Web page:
The jet setter’s guide to beating jet lag

Red eyes, irritability and that frustrating feeling of wakefulness in the middle of the night. Not to mention hunger pangs at the strangest times. These are tell-tale signs of jet lag, and can have a huge impact on how you start and end your journey. If you’re sensitive, you could still be feeling the effects of jet lag days into your trip.

Jet lag explained

240_f_102326651_lrtaryoq72c6iufnbjjzjjrft92483sjNo, it’s not all in your head. Also known as desynchronosis and flight fatigue, jet lag is a temporary disorder that causes insomnia, fatigue and other symptoms. It’s classed as a circadian rhythm sleep disorder, which is essentially a disruption of the body’s internal clock.

And whether you’re travelling for work or pleasure, it always seems to take its toll. Even just an hour or two can throw off the body clock, which means that if you’re a frequent flyer it definitely pays to have some jet lag tips up your sleeve. Don’t worry, there’s not a movie marathon, double strength cocktail or knock out sleeping pill in sight.

Stay hydrated

One of the simplest but most effective ways to beat jetlag is by staying hydrated. Fly with a two litre water bottle, and don’t be shy about asking your host for top ups. If you don’t like constantly asking your neighbour to let you out, request an aisle seat. That way you’ll get to go to the bathroom whenever you like, and your neighbour will also have plenty of opportunities.

Say no to inflight drinks

As tempting as it is to guzzle down G&Ts, remember that dehydration is alcohol’s ugly cousin. This means that it’s best to stay away from the booze, both before, during and after your flight. Lack of H2O drastically intensifies jet lag, will almost certainly prolong the recovery period.

Pack an eye mask

Planes are glowing with junk light, even when the cabin crew switches off the overheads. This can mess with your sleep, so always travel with a blackout eye mask if you plan to get some shut eye on the plane. It can also be a good idea to wear sunglasses before and after your flight, as this helps combat overstimulation by fluorescent lighting.

Wake up your body

When you wake up in your new time zone spend at least 10 minutes letting your body soak up the sunshine. This helps you switch into awake mode, and also gives you an all-important fix of Vitamin D.

Beat the time zones

Another clever trick you can use is to gradually start to shift your time zones, before you fly. Jet Lag Rooster is a great resource that can help you strategise a routine, and minimise the onslaught of jet lag. As a general rule of thumb, you should go to bed slightly later if you’re flying west, or earlier if you’re heading east.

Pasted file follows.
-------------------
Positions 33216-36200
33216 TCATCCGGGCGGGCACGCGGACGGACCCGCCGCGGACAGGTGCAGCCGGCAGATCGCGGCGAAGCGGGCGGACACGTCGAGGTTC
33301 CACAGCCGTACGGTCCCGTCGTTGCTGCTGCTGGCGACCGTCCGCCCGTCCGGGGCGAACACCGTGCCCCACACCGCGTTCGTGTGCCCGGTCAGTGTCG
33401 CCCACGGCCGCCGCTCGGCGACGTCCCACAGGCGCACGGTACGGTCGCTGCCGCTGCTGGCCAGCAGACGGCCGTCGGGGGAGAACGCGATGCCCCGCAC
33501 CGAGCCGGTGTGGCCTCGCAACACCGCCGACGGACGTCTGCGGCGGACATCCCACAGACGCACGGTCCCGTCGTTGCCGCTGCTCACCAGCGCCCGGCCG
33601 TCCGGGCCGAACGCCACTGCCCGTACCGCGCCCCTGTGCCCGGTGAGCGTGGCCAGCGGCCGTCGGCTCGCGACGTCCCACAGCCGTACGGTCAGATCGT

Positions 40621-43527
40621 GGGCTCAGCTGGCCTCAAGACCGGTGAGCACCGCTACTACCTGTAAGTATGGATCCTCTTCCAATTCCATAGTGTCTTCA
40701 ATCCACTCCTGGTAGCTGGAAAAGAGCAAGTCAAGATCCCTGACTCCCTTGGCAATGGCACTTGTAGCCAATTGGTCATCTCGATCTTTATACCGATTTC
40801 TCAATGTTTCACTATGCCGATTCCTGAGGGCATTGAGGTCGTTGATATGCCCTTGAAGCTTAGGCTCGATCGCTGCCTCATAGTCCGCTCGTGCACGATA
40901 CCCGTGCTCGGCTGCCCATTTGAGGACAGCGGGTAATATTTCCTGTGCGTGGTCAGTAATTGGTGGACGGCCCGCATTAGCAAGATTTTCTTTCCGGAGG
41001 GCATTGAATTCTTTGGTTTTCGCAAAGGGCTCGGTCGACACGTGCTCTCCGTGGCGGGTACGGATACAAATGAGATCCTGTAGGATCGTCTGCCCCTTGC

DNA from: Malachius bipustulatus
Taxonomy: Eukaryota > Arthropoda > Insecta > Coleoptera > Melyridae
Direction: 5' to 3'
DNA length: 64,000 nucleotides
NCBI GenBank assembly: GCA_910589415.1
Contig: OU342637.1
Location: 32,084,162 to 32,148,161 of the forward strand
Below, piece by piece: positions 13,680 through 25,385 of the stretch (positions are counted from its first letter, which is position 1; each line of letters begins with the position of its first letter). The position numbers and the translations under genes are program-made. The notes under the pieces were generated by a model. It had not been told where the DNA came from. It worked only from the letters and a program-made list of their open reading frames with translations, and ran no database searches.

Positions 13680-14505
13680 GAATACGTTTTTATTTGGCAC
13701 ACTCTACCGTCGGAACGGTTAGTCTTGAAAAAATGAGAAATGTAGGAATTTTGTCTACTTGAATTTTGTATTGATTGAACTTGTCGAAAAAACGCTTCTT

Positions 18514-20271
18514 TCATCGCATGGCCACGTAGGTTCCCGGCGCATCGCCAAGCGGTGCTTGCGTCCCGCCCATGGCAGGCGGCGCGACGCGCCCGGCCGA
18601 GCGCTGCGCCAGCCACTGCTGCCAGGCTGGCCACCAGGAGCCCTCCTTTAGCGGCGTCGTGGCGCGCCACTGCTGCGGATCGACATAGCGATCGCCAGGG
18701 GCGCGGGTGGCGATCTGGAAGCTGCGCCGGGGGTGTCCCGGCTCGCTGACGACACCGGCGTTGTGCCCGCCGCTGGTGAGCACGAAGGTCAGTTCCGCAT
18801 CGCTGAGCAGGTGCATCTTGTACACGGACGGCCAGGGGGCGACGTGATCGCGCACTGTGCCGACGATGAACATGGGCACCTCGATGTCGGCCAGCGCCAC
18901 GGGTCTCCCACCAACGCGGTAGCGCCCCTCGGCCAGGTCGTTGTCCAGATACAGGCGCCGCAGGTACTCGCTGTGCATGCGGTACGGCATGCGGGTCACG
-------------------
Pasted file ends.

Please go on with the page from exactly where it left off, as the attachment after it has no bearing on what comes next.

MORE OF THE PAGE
Effect a mental shift

One of the worst ways to trigger jet lag is to constantly compare your new time zone to the one you just left. For example, if you’re starving at 2am in the morning and it’s 12pm back home, try not to look at it as lunchtime pangs. Instead, enjoy a small snack, head back to bed and treat yourself to a big breakfast in the morning.

Switch off your alarms

Nothing induces self-loathing quite like a buzzing alarm that wakes you up from your post-flight slumber. Don’t forget to switch off any pre-set alarms on your phone or tablet, and change your time/date settings accordingly.

Be wary of coffee and sugar

Sure, you can perk yourself up with a double strength coffee or sugary drink. But only if you’re got at least seven hours of wakefulness ahead of you. Best not to use these stimulants in the afternoon, as they can disrupt your sleep well after they’ve been consumed.

Experiment with melatonin

Proven to have great results, melatonin is an all-natural hormone that regulates your sleep rhythms. It can be a great way to adjust to a new time zone, though too much can mess with your routine. Chat to your GP about how it could work for you, and whether you’re eligible for a prescription.

Embrace the madness

If all else fails, why not simply embrace jet lag? At least to some extent… From late night karaoke in Singapore and midnight strolls in Paris to early morning street markets in Japan and sunrise in New York, some of the most amazing travel experiences can arise from jet lag. Of course, if you’re coming home it can be every shade of dreadful.

Do you have any tried and tested jet lag tips you’d like to share? We’d love to hear them, so go ahead and share in the comments box below.